After reserving his comments for four months over New Delhi-appointed interlocutors report on Kashmir, chief minister Omar Abdullah has decided to throw his weight behind the initiative.
"The report should form the basis to initiate a dialogue between the centre and the state. It can pave the path for meeting the aspirations of the people of the state on the basis of a boarder consensus that emerges from the process of the internal dialogue," said Omar after meeting Radha Kumar and Dilip Padgaonkar on Wednesday evening in Srinagar.
"…An effort needs to be made so that the differences could be narrowed down and majority of the people are unified on the broader contours of the political resolution," said Omar.
The chief minister's statement came after a four-month silence over the report, which was made public in May on the home ministry's website.
Two of the three-member group of interlocutors, which also includes MM Ansari, are in Kashmir on a feedback meeting "in their personal capacities rather than with any official mandate".
"The idea is to get people's responses to our recommendations, which were not our opinions but summary of what people here discussed with us during our one-year long interlocution. We are here to listen to people for their point of view on our recommendations," said Radha Kumar.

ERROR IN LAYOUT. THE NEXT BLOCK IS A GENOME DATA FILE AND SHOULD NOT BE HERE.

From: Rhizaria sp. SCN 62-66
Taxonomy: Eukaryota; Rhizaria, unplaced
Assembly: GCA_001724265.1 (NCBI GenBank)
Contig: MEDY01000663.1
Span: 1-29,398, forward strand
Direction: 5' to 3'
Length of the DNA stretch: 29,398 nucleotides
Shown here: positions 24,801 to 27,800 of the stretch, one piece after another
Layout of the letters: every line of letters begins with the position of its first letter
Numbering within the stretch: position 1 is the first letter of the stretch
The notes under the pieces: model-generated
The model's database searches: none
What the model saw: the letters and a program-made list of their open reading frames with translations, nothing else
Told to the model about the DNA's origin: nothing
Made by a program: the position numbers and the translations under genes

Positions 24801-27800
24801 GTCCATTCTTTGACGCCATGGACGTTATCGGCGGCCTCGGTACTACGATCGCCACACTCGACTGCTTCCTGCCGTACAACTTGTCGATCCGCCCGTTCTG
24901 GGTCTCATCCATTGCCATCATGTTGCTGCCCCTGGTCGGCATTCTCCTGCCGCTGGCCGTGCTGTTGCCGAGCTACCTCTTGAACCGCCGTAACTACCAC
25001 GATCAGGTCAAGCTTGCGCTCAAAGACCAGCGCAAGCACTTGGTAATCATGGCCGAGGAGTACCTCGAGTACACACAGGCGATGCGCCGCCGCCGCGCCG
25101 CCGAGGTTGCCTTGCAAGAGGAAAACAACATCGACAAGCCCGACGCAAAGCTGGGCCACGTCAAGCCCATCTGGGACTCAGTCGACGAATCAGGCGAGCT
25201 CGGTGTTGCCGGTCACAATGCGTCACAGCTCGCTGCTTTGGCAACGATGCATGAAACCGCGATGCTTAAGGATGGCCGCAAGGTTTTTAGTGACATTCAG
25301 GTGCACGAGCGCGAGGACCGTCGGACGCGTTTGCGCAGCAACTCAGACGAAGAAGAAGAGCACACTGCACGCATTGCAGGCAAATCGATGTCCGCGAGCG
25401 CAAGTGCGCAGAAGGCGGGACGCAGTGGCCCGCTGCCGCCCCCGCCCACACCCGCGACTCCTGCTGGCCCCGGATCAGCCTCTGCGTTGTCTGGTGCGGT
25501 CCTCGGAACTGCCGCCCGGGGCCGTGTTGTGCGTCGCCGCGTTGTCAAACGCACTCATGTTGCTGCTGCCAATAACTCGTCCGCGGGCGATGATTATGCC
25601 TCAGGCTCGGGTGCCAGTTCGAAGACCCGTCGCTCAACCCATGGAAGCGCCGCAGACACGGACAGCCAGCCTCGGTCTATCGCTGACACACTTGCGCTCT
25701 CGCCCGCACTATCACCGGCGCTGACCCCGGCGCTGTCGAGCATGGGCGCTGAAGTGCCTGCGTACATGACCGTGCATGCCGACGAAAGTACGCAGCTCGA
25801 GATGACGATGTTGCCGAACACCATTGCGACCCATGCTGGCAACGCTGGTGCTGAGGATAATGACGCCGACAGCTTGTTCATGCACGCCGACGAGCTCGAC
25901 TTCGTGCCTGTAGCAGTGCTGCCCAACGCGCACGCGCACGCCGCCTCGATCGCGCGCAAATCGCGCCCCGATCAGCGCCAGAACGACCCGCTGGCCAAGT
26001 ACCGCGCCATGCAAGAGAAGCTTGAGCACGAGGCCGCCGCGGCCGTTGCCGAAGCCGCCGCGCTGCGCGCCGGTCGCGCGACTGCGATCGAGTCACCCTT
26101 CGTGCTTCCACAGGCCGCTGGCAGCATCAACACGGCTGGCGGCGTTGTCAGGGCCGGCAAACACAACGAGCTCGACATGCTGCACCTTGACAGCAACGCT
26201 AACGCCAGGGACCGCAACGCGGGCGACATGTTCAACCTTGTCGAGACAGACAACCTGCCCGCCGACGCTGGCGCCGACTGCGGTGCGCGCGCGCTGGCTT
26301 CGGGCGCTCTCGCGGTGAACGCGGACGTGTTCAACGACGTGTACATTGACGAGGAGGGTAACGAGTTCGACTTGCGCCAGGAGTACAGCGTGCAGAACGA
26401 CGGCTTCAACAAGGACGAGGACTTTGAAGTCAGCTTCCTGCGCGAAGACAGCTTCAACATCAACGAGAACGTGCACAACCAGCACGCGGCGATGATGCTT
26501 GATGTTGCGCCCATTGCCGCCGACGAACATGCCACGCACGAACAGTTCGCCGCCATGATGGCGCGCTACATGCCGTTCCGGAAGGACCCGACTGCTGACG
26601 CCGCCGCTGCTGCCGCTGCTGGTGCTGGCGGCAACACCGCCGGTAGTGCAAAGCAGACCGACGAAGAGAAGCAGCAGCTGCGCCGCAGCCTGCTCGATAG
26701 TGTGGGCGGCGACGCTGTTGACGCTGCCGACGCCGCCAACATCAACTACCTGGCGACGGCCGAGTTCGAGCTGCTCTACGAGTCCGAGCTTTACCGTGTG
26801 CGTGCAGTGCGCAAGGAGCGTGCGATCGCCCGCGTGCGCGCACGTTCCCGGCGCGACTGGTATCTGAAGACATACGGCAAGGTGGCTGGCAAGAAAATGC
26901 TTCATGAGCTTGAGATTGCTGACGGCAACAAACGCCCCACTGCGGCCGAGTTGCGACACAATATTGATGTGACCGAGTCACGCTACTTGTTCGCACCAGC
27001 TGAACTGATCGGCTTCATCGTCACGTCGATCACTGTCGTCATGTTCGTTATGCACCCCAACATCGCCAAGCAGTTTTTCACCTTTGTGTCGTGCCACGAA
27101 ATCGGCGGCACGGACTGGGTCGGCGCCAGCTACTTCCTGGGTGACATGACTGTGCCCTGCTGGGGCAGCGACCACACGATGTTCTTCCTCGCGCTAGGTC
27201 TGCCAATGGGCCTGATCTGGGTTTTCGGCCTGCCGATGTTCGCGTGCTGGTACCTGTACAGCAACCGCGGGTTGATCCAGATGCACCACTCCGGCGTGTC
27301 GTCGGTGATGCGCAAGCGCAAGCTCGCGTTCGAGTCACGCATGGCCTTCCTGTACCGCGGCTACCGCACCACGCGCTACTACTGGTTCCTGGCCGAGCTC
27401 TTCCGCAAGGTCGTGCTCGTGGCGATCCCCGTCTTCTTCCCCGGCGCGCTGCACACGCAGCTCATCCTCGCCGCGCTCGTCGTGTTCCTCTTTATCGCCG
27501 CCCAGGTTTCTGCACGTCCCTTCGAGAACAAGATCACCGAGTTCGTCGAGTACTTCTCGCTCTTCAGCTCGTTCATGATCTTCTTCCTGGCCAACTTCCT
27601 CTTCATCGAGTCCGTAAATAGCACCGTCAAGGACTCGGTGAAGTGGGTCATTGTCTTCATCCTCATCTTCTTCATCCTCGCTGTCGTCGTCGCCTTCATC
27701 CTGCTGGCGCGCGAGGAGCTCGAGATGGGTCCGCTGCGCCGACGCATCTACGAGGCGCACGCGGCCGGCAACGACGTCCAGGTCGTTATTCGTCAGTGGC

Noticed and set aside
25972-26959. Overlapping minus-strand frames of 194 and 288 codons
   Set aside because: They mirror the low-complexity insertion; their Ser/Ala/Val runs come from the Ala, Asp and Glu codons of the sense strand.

The interlocutors report received poor response in Kashmir with separatist leaders like moderate Hurriyat chairman Mirwaiz Umar Farooq and hardline Hurriyat chairman Syed Ali Shah Geelani trashing it out rightly.
"There is no need to talk to them as they have not done justice with their job. If New Delhi is serious about resolving the Kashmir issue then it should show sincerity rather than buying time," said the Mirwaiz.
The Mirwaiz's opinion is echoed by JKLF chairman Yasin Malik. "They have ignored the historical perspective of Kashmir issue in their report, and proved they are dishonest. There is no point meeting them, official or unofficial capacity," said Malik.
Main opposition PDP has taken a dig at the chief minister for his sudden support for interlocutors report.
"It was a classic case of a political executive getting lost in a 'blunderland' of his own making. It was obvious that the chief minister did not mean anything that he ever said for or against the interlocutors. It seems he is just shooting in the dark for gaining some relevance on political landscape. In the process, the institutions are becoming a laughing stock," said PDP general secretary Dilawar Mir.
The PDP alleged that Omar just a day ago dismissed the former interlocutors as "nobodies' in his speech in south Kashmir.
"It's a U-turn. It was significant that the National Conference had rejected interlocutor's report because it had ruled out autonomy as a solution to Kashmir issue."
"Omar through his childish actions and thoughtless comments reduced himself to a non-entity that unfortunately can now be manipulated into make any statement at a tremendous cost to the state he heads," said Mir.
The interlocutors were appointed in October 2010 to suggest contours of the resolution to the political problem of Kashmir. The initiative came in the backdrop of five-month long street agitation that left 113 youth dead in Kashmir.